How To Apply Wax

Applying wax to furniture is easy. Here are a few tips on How To Wax Furniture: If necessary, before applying the wax to a surface, wipe the surface clean with a damp, not wet, cloth. This will remove dust and water-soluble dirt. The thinner in the paste wax makes it an excellent cleaner for removing grease and oil-based dirt. When applying the wax, a frequent mistake is applying too much wax. Wax is tenacious about sticking to other things, but it does not stick well to itself. For instance, if you were to apply an entire can of wax to a tabletop and buff it out, you will be left with the small amount of wax that you should have put on in the first place. The only difference is that you have just wasted an entire can of wax and spent the day trying to get it off. When you apply wax, less is more, and two or more thin coats of wax are better than one thick coat of wax. So, with a soft cotton cloth, or wax brush, apply the furniture paste wax by first dipping the cloth or brush into the can of wax. If using a cloth, which is recommended for, smooth, flat surfaces, apply the wax by first rubbing in a circular motion, rubbing quickly, and then ending in a motion with the grain. Applying the wax thinly and evenly is important, but trying to achieve a perfect wax application on the first coat is not necessary. Second and subsequent coats of wax will help to even out the wax finish, and cover any "holidays" that may have been missed while applying the wax.
Most wax applications will require the use of a cloth and brush. As mentioned, applying wax with a cloth is recommended for smooth, flat surfaces, but all surfaces are not smooth and flat. For instance, you may have a flat surface, such as a dining table, but if the table has a rough surface, such as a rustic table, with open grain, having little or no finish, the cloth will be of no help. You will need to use a wax brush to apply the wax to the "textured" surface. Applying the wax with a wax
brush, allows the bristles of the brush, to carry the wax into the grain of the wood, where a cloth cannot go. Trying to do so with a cloth, will shred the cloth, leaving cloth debris embedded in your tabletop. Don't do that! The use of a wax brush to apply wax, is also beneficial when applying wax to carvings, moldings, turnings and details.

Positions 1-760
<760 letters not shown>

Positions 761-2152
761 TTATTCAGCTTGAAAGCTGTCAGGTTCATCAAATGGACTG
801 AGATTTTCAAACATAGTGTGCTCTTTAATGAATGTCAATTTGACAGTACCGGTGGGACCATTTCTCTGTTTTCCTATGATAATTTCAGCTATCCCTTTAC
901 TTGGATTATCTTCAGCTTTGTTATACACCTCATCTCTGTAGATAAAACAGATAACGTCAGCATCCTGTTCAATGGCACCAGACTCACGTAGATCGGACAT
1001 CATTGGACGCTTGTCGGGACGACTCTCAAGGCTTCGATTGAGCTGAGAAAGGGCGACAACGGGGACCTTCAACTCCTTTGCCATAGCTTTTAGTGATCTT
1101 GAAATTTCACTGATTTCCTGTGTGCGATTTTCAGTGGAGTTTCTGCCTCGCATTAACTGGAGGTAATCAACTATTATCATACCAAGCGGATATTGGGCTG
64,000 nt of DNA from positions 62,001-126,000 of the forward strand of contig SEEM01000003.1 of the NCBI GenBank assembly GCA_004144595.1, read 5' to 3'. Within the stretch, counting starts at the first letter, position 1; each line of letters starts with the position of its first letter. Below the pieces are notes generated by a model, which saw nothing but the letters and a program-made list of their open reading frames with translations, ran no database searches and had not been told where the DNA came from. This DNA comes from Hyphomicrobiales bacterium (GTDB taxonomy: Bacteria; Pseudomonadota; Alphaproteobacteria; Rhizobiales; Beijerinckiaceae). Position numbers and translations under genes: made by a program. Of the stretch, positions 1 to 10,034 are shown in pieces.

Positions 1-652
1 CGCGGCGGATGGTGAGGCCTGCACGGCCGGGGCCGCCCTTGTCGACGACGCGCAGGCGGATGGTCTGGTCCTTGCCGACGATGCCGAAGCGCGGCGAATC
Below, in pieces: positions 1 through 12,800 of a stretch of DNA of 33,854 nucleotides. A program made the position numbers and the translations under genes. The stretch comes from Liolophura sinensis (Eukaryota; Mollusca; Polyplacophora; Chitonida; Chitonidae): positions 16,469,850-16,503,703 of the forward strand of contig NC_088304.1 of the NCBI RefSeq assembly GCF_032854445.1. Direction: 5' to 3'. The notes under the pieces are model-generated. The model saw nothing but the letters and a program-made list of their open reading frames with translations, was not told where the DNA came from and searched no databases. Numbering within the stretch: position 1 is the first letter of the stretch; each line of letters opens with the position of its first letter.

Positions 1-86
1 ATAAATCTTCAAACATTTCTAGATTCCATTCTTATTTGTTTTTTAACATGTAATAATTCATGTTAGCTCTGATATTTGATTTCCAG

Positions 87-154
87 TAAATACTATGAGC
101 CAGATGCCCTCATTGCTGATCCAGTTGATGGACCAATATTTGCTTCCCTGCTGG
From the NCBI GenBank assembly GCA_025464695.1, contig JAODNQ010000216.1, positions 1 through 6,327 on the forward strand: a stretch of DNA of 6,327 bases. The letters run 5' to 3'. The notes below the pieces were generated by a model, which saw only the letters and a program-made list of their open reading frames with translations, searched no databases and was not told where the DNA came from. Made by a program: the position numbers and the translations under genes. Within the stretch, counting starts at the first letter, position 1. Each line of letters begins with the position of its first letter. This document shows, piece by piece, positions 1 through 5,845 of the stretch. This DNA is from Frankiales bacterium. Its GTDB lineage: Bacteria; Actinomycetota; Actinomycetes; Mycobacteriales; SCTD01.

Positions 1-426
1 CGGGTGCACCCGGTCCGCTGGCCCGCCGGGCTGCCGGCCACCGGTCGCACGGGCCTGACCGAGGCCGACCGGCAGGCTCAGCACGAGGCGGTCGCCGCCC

The next step is to buff the wax, and when you should do so, is one of the great mysteries of waxing. But here's the
secrete, you are wanting to wait for the solvent in the wax to evaporate. What determines that, is the type of solvent used in the wax, if it has a solvent. If it does, is it a fast or slow evaporating solvent? And what is the environment like that you are waxing in; hot, cold, humid…. etc. All of these factors will effect the drying time and how the wax buffs out. The point is that there is no exact time to begin buffing the wax. It could be five minutes, twenty minutes or more. Most of the time, the wax should be allowed to dry for about ten or fifteen minutes, before beginning to buff. All waxes preform a little different and some are more forgiving than others. Some waxes can be applied, allowed to dry overnight, and buff out the next day without any problems, while other waxes are nearly impossible to buff after an hour of being applied. You will know the wax is ready to buff when it looks dry or hazed over. When ready to buff the wax, take another clean cloth, perhaps something a little heavier, like a cotton diaper, or, if the piece to be waxed has light relief, fluting, shallow detail, or the wax has simply over dried, a cotton terry cloth may be just the perfect cloth. A horsehair brush, or other furniture wax brush may also be used in conjunction with a cloth, or alone, as a means to buff the wax. Buffing brushes may be used on any waxed surface, but are particularly useful for buffing rough surfaces, carvings, moldings, turnings, details, etc. They can also be used to increase a wax sheen, or reduce a wax sheen by defusing the reflectivity of the wax finish.
Buffing a waxed surface